Measuring church success

For decades now the primary metrics that churches have used to measure their success have been attendance and giving. And that was fine when churches were the center of the culture. But, as we’ve seen, institutional churches have declined in both attendance and giving. And the institutional church is not the center of the culture anymore. In many cases, the church hasn’t changed, but the culture has and it has determined that it no longer needs the church anymore. Yet the church has struggled to adapt and change to this new reality.

So the church continues to measure attendance and giving as the primary metrics of success. But are these useful measurements anymore? Or are we even looking at them the right way? A decline in attendance and/or giving is useful information, but I wonder if we are stuck interpreting it in a way that is no longer valid or useful anymore.

Too often the church is measuring these things in order to see how we are doing against a past that was out of the ordinary – large attendance numbers and lots of money in the coffers. Taken against the historical trends of centuries, the church of the 20th century was an anomaly. Maybe we should re-examine these metrics and what they are measured against. Instead of determining if a church is successful because there are lots of butts in the seats for worship, maybe we should be measuring how many people’s lives are transformed, or how much service is happening in the community, how many meals were served, or how many people are opening Scripture or praying – or at least struggling with these things. Maybe we should be measuring other things.

Because if we buy into the notion that a successful church is a large church (in terms of attendance at worship, or money given), then I think we’re going to continue to feel pretty depressed about the state of the church. Yet, I know for a fact, that in many ways, the church is more alive and healthy than it ever was when all the pews were filled. That’s because when our focus is on discipleship and service, we are focused on the right things. We’re like Peter being called out on the water. As long as we are keeping our eyes on Jesus, we stay up, but as soon as we turn our focus to other things, we start to sink.

Here’s the recipe for having a large attendance and giving – Don’t preach anything controversial. Don’t preach anything that could possibly be slammed with a label of being political. Don’t make anyone uncomfortable. Don’t touch any injustice that occurs in the world. Don’t talk about the status quo of society. Don’t talk about poverty in real terms. Don’t touch violence and the means of violence that we rely on for our so-called peace and order. Don’t talk about money or greed. Don’t talk about loving your enemies. Don’t talk about systems that people are trapped in.

Instead, focus on personal piety as the means to salvation – just try harder. Talk about things that will have no impact on anyone or anything. Preach a generalized gospel that is forgettable and doesn’t touch our sins. All of these things are just messages about how good we can be and that God sees how good we are and rewards us for being and doing good in our own personal lives.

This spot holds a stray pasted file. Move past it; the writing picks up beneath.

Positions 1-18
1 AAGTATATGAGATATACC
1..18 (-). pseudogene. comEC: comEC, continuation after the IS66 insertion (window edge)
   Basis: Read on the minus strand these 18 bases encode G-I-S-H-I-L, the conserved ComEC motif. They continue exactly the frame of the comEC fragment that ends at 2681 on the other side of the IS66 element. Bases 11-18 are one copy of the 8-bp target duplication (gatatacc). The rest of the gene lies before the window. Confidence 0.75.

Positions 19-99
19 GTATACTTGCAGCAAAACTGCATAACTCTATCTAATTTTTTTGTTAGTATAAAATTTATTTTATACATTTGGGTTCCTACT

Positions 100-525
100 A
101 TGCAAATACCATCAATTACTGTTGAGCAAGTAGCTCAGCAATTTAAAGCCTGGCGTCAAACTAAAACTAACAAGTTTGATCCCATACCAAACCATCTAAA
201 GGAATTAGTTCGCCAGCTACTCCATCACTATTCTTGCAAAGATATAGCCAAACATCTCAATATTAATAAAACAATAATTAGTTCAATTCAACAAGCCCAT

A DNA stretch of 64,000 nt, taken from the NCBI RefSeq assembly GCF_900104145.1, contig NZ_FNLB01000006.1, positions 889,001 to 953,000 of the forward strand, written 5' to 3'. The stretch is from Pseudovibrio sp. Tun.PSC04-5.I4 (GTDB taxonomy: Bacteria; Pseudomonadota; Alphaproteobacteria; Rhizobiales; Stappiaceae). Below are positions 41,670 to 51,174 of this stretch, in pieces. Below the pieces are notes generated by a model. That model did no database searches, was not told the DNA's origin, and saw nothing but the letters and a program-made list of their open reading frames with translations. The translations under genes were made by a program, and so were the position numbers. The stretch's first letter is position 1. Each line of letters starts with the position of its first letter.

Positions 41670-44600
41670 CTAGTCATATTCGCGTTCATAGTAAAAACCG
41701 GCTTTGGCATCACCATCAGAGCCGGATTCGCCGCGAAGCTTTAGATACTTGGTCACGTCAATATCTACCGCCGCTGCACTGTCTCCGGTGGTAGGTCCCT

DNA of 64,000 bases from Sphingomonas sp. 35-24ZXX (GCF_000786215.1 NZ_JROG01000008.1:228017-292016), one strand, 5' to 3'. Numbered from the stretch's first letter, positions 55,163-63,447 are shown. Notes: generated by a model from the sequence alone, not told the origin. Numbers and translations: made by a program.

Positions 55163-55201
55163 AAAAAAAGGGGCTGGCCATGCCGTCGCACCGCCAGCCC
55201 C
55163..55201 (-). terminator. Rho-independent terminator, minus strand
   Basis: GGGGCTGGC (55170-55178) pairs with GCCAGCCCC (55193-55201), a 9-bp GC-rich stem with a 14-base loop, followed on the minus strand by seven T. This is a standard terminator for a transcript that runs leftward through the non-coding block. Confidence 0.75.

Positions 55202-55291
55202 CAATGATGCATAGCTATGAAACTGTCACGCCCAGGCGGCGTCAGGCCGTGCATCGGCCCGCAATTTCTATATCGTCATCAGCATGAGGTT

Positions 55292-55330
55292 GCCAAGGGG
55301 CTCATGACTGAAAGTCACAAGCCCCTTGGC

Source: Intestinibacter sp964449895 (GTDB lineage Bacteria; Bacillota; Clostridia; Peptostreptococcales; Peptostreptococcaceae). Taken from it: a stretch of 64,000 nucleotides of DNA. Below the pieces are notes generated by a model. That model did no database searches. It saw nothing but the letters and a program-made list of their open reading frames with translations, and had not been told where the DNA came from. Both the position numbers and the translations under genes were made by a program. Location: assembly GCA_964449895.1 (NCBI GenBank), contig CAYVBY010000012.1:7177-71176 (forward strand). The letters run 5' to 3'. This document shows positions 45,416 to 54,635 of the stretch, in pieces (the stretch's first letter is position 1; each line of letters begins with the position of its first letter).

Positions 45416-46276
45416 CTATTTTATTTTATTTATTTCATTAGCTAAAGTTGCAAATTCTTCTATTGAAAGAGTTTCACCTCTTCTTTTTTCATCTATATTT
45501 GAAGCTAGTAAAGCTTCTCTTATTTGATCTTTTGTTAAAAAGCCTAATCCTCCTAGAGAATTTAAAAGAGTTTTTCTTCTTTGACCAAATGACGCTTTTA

With that kind of message, there’s no need for grace. No need for forgiveness. Peace is a mythical destination. There’s no need for transformation of people, or communities, or the world. There’s no need to actually see the Image of God in strangers or enemies, or even neighbors for that matter. When we preach these messages, we lack imagination and we don’t expect anything from God or anyone else. This isn’t the Good News. It’s the underwhelming gossip column – fun to play with, but has no real value.

You can have a large church if what you offer up as the Kingdom of Heaven looks awfully similar to what already exists and requires little to no imagination of a possible future that is transformed. That message costs nothing. It says that everything is just fine.

Remember, Jesus ticked off the religious community enough to make them work with an exploitive government to show how Jesus was a threat to the established power structure of that religious institution and government.  That’s why he was killed.  He threatened the status quo of unjust power systems in religion and government – those things that control people.  He challenged allegiances.  If we take the filter off of nice, middle class, white, American, English speaking, perfect hair and hands Jesus to hear the real Jesus, then I wonder how many Christians would still be following him?

Is the goal of a church to have large attendance in worship and lots of money in the bank? I don’t remember seeing that in Scripture. So why are these the primary measurements for the church?

Worship is important. In many ways, it is the center of our spiritual life. At at the same time, worship is not a spectator event. It should stir us to live out what we hear in worship, and live the way of the one we encounter in worship.

It’s time to start measuring other things beyond attendance and money. It’s time to start measuring discipleship. That will look different in each context. There aren’t nice universal measurements for this. That’s because God is at work differently in different churches and communities. It’s time to use our imagination. It’s time to start expecting Jesus to show up. It’s time to expect big things from God. It’s time to expect transformation. It’s time to expect life, death, and resurrection. It’s time to see the Kingdom of Heaven. It’s time.

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